Fillon Did It. Now What?

François Fillon (Les Républicains/LR) has now become the official conservative candidate for the 2017 French presidential elections. Winning the Republican primaries with 67% of the votes, he has outmatched the 33% of the Centrist Alain Juppé. What now? Fillon, up till now an underestimated player, intends to bring about major reforms in France with a combination of liberal economic innovations (such as alleviating regulations and taxes) and traditional social values (adopt a more patriotic program in education, for example). His election thus incurs the wrath of the other parties, both on the left or extreme-right of the political spectrum.

François Fillon at the World Economic Forum in 2008. Source:
François Fillon at the World Economic Forum in 2008.

Initially marginalized by the media, surveys and foreign newspapers now crown Fillon as the most promising candidate for the upcoming presidential race. Still, he has yet to run against numerous others, such as Marine Le Pen (Front National), Jean-Luc Mélenchon (Communist Party) and a Socialist candidate who will be designated during the Socialist primaries of January 2017.

The Socialist Primaries

Indeed, the French Socialist primaries remain for now opaque. Despite his disastrous popularity ratings, Hollande may for instance attempt a second term, as would suggest the repetitive mentions of “my second quinquennat” in the controversial compilation of his interviews “Un président ne devrait pas dire ça.

Emmanuel Macron, the former Socialist Minister of Economy, Industry and Digital Affairs under Hollande (he resignated in August 2016), has founded his own independent party, “En Marche!”, with the intent of winning the presidency. His candidacy might well be a challenge to the Republican candidate according to some polls illustrating how popular, although other research institutes lean in Fillon’s favour.

As for the current French Prime Minister, Manuel Valls, he has until December 15th to announce his official candidacy to the Socialist primaries, while the Centrist François Bayrou (MoDem) ambiguously speaks about his own candidacy.

It appears that the French left is currently in disarray, torn between the return of a disavowed president or his Prime Minister, the rise of a recent “dissident,” and the usual others (Bayrou and Mélenchon). Such turmoil can only profit to Fillon, although there is still time for the left to reunite against its new #1 enemy.

Off to a Stormy Start

Just what are Fillon’s intentions? Often compared to the pre-migrant-crisis leadership of German Chancellor Angela Merkel, Fillon is now nicknamed “Thatcher” because of his classically liberal economic agenda. Broadly speaking, he intends to decrease state intervention, for instance by alleviating the norms and the financial charges of companies. He would also cut into financial aid by merging all of them into one unique allowance, which can be retracted if the recipient demonstrates hostility towards “the values of the Republic.” Moreover, Fillon wishes to reduce the number of civil servants (by 500,000 throughout his five-year term) and to increase the amount of working hours from the current 35, allowing companies to decide a weekly limit (within a maximum of a 48 hour week) on an individual basis. Such a change in the French Keynesian tradition will likely provoke riots, as promised by the leader of the French syndicates Philippe Martinez and already taking place in the media, as some commentators are now likening Fillon to the Vichy regime. It remains unclear, however, to what extent Le Pen would profit from this election: many newspapers suggest an unavoidable rapprochement between the two French right parties, while Le Pen herself denounces Fillon as too pro-EU.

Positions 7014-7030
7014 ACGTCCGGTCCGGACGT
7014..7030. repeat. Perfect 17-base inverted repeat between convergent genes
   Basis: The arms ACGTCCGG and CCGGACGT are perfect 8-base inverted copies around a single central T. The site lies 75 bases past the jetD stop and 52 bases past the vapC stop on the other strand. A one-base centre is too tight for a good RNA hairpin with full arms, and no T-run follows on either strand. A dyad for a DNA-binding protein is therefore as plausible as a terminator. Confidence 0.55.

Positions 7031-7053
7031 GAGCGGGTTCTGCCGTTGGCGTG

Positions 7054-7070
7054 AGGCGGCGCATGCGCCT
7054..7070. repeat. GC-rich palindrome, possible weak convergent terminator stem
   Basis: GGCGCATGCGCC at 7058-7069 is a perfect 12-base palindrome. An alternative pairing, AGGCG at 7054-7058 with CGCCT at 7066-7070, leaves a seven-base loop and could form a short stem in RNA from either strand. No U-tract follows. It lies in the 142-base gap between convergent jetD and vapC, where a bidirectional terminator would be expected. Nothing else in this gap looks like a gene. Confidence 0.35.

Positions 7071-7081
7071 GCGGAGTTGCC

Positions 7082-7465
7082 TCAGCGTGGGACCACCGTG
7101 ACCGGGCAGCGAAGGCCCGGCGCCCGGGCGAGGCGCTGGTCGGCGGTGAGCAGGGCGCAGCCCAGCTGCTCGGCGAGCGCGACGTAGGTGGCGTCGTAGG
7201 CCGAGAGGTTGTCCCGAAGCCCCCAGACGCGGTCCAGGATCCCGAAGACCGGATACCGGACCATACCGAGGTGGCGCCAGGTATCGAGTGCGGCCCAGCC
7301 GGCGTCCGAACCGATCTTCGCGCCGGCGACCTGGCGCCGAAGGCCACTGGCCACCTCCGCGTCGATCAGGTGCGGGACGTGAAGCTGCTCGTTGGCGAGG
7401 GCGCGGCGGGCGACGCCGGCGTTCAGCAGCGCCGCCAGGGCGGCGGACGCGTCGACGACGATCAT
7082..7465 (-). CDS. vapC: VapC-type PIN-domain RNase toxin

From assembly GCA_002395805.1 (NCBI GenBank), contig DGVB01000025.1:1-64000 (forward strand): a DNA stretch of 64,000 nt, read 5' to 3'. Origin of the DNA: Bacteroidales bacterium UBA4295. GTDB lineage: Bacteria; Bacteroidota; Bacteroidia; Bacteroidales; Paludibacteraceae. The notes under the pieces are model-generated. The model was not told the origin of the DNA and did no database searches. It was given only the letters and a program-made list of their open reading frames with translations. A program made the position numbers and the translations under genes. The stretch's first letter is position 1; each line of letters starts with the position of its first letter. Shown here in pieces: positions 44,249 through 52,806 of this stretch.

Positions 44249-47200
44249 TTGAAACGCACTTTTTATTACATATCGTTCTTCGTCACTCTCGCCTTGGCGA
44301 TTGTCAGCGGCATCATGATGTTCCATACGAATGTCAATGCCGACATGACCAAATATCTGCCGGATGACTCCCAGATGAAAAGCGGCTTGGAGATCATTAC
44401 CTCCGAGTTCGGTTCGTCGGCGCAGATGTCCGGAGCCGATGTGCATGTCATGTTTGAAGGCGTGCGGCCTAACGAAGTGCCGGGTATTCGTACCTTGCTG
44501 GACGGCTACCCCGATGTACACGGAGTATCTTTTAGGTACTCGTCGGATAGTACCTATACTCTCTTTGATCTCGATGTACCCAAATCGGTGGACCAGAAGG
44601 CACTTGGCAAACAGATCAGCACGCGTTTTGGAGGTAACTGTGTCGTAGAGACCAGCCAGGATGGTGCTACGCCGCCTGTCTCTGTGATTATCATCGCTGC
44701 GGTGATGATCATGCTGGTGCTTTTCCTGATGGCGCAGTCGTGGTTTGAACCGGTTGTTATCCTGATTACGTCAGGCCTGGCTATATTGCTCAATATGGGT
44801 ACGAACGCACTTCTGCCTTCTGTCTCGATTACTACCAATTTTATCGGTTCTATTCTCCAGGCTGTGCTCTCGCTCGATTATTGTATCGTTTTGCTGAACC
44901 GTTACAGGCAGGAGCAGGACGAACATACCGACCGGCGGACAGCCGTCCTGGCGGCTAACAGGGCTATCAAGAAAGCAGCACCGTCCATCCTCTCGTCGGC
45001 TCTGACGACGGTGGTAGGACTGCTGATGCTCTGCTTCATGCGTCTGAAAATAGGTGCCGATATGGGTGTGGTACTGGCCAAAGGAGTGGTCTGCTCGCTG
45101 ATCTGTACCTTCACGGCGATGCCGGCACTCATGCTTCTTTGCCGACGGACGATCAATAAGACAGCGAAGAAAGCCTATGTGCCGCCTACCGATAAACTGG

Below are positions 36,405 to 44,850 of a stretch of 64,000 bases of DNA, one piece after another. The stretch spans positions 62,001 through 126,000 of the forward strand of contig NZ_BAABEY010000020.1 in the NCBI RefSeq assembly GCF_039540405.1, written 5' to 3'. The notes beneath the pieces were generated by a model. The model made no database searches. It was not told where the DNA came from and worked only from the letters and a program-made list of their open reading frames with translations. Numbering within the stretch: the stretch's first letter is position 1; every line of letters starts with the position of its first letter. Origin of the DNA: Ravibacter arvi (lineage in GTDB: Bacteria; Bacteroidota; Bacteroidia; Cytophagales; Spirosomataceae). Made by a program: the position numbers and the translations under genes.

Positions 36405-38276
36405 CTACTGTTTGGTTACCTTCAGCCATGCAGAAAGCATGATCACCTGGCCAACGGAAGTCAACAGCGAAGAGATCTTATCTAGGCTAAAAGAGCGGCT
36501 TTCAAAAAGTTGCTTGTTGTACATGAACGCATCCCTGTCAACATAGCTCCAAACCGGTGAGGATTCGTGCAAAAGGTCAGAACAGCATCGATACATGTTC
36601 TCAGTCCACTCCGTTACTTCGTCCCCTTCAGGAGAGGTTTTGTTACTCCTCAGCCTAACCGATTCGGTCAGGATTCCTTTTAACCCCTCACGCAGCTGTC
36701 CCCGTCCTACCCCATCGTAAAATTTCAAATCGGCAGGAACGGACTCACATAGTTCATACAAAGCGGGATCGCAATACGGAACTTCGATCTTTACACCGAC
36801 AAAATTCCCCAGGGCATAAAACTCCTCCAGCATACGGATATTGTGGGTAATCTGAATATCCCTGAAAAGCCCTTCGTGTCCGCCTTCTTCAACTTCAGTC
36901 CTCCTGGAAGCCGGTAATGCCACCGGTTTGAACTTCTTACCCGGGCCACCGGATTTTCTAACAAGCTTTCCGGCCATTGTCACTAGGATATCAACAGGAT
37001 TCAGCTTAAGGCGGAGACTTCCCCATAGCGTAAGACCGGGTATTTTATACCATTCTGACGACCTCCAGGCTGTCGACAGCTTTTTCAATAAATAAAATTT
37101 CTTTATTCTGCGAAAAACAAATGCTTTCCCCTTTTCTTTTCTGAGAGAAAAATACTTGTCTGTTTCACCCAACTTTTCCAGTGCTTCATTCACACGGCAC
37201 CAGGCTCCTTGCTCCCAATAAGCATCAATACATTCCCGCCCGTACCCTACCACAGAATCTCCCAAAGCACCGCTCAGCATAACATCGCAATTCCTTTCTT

Here is an excerpt of the speech that Fillon held after his election: “France does not accept its stalling. France wants the truth, and France wants actions. This ending quinquennat has been pathetic. We shall set off again like we have never done it in the last 30 years. (…) We have all the assets for our nation to be sovereign, modern, at the head of Europe. (…) I have the duty to overcome immobilism and demagogy. The left is failure. The far-right is collapse.” The managing editor of Le Figaro, Alexis Brezet, concluded for his part: “As for political measures: [Fillon has to] to achieve the synthesis between liberal reforms, which are now necessary because of the challenges posed by globalization, and the conservative expectations of a country whose landmarks have been upset precisely by this phenomenon. As for electoral measures: reinvent the Gaullist alliance between the working social category and the middle to high-middle class, without which no recovery policies, by lack of support, is lastingly possible.

Now that he is the designated conservative, Fillon will have to not only confront virtually all the other French politicians, but also convince the rest of the country to join him for the presidential elections. As of 2015, France counted about 44.5 million people registered on electoral rolls. Fillon came out of a battle with the support of, at most, 4 million of them.